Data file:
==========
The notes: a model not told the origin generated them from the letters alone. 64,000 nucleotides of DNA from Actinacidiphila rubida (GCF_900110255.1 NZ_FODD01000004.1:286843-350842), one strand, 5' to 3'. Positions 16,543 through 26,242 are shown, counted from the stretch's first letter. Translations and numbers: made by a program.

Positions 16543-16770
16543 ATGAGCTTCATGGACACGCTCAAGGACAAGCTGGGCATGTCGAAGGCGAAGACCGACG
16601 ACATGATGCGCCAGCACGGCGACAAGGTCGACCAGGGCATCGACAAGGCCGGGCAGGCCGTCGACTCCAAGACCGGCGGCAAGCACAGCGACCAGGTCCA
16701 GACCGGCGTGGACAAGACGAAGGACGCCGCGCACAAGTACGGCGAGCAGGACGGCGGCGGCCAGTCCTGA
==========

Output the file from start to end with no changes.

The notes: a model not told the origin generated them from the letters alone. 64,000 nucleotides of DNA from Actinacidiphila rubida (GCF_900110255.1 NZ_FODD01000004.1:286843-350842), one strand, 5' to 3'. Positions 16,543 through 26,242 are shown, counted from the stretch's first letter. Translations and numbers: made by a program.

Positions 16543-16770
16543 ATGAGCTTCATGGACACGCTCAAGGACAAGCTGGGCATGTCGAAGGCGAAGACCGACG
16601 ACATGATGCGCCAGCACGGCGACAAGGTCGACCAGGGCATCGACAAGGCCGGGCAGGCCGTCGACTCCAAGACCGGCGGCAAGCACAGCGACCAGGTCCA
16701 GACCGGCGTGGACAAGACGAAGGACGCCGCGCACAAGTACGGCGAGCAGGACGGCGGCGGCCAGTCCTGA